January 18, 2011

New Year's Resolution: Spend Less Time on the Computer

If aliens landed on Earth they would assume that humans worship glowing screens.

Facebook as Religion

Over the holidays I saw a man walking through a mall in Boston, lovingly cradling his iPad, looking at the screen with reverence and love, oblivious to reality taking place around him.

I find this approach living troubling and distressing.  It's akin to reality TV - sitting and watching other people live their lives rather than having a life yourself.

Immaculate Connection

I know it is ironic to announce this on the web, but I have decided to spend less time in cyberspace.

I am looking forward to writing fewer blog posts and more letters, spending fewer lunch breaks in front of a screen and more outside, and embracing the here and now of physical reality rather than an untouchable cyber one.


Greg said...

Good resolution, John. Everything in moderation. Love the church sign. Where is that?

John Nordell said...

Thanks, Greg. Yes, Moderation, Balance - elusive yet important. The church is in Greenfield, MA Cheers.

Sabrina B. said...

I'm online a lot, but enjoy (and prefer) writing paper letters. I still prefer a paper book to the electronic version. I wander in the woods, attend concerts, play with my cats, cook, have good conversations with friends...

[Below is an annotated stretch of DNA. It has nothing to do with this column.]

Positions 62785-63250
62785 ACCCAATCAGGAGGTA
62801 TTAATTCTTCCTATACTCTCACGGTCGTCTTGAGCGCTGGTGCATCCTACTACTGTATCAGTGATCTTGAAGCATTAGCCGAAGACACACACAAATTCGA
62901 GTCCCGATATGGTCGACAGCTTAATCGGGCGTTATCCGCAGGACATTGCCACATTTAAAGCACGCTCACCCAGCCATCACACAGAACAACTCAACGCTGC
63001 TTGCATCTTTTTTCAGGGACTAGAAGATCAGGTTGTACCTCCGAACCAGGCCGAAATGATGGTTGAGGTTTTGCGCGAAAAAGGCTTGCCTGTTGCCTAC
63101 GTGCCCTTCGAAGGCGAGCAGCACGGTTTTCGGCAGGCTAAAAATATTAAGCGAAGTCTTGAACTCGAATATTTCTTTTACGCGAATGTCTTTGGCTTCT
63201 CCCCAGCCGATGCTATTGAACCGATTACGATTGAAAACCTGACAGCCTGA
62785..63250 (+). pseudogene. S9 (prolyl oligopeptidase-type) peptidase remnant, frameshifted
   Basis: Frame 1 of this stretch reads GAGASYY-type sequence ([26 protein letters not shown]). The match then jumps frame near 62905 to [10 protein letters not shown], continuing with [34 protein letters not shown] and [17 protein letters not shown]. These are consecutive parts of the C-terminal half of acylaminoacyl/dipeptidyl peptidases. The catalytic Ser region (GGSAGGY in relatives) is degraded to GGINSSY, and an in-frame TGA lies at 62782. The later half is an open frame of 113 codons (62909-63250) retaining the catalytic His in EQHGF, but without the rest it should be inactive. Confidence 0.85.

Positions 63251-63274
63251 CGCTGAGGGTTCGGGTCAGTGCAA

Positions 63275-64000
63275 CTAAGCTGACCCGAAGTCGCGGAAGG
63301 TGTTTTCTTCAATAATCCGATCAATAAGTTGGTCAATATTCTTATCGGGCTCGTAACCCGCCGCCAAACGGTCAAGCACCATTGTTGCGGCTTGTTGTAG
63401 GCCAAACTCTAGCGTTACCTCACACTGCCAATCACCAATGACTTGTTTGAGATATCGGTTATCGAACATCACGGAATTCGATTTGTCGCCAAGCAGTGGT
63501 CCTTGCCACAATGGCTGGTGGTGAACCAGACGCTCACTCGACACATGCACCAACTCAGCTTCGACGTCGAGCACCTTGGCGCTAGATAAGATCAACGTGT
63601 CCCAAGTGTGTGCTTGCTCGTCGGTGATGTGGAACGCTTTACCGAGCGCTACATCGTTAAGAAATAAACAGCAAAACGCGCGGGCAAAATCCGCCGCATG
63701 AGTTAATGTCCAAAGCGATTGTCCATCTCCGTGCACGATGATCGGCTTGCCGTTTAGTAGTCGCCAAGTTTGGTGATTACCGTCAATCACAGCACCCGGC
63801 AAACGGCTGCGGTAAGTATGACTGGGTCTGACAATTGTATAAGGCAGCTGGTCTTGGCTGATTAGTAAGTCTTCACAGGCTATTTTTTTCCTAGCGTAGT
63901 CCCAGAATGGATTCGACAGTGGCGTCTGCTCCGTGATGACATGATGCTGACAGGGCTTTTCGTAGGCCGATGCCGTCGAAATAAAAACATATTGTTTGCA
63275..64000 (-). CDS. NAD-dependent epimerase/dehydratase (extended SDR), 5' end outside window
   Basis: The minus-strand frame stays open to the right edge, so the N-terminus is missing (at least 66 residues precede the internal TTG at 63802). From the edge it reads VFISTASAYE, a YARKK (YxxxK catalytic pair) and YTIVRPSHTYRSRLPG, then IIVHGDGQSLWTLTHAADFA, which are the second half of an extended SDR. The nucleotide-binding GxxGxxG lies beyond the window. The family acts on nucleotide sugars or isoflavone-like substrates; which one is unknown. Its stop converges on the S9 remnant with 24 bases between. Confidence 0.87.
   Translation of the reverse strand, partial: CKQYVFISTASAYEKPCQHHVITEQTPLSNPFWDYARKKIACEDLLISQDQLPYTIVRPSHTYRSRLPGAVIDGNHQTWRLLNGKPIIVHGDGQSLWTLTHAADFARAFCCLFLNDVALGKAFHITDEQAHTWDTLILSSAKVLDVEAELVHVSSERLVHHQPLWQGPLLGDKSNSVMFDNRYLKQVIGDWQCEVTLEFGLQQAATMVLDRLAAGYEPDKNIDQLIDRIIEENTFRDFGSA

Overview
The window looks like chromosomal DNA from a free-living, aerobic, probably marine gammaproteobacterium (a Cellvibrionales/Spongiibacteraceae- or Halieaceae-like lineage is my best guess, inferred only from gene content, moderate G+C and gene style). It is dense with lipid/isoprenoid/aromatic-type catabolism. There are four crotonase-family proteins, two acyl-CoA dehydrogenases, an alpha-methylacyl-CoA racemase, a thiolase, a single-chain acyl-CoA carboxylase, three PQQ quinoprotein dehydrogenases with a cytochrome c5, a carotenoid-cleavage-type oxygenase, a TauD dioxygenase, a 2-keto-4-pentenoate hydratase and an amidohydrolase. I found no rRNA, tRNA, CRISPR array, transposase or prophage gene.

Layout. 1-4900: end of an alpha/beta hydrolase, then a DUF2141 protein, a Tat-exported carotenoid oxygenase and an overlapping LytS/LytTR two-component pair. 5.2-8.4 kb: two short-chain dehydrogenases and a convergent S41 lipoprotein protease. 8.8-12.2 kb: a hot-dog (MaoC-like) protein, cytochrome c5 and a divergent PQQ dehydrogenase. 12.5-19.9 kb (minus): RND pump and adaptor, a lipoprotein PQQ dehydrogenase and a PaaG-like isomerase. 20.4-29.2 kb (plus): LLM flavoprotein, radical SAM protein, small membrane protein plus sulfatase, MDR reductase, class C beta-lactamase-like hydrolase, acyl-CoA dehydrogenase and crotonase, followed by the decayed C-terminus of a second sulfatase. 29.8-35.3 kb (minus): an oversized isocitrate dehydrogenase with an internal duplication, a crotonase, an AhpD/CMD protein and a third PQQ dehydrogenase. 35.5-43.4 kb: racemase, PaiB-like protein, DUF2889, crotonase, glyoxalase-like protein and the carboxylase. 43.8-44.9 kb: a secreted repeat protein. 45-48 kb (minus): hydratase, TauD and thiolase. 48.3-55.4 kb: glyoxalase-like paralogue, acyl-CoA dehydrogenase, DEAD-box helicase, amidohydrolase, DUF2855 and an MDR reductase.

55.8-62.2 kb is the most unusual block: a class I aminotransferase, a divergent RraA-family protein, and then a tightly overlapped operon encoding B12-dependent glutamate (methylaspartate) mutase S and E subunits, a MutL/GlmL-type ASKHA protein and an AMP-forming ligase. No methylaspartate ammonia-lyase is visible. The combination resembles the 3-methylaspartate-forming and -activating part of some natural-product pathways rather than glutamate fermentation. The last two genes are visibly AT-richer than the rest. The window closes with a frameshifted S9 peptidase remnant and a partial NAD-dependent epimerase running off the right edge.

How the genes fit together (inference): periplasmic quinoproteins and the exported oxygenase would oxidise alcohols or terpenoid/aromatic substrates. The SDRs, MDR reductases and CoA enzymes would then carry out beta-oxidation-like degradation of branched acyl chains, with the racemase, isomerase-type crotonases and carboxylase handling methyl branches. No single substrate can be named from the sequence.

When I'm online, I'm still thinking critically -- agreeing or disagreeing, checking several sources, evaluating the validity of the information I find, debating issues with friends, etc.

I don't see being online as a replacement for any of these activities; it's an addition. And now that I'm 3000 miles away from my family, spending more time online is a way for me to remain in real-time (or almost real-time) contact with them -- is that bad because it involves a screen?

John Nordell said...

Sabrina -

Sounds like you have a good balance.

Screens are not necessarily bad. I just have concerns about how communication via the internet in some cases is supplanting actual human contact and what this means for our brains and society. I found the man walking through the mall devoted to his iPad, oblivious to the actual life around him creepy - though maybe he was following some sort of GPS for people walking. But such a GPS concept, to me, is ridiculous - ask somebody!

But I do question myself: does it make a difference if someone sits on a bus reading a book or a Kindle?

Thanks for your insights. -John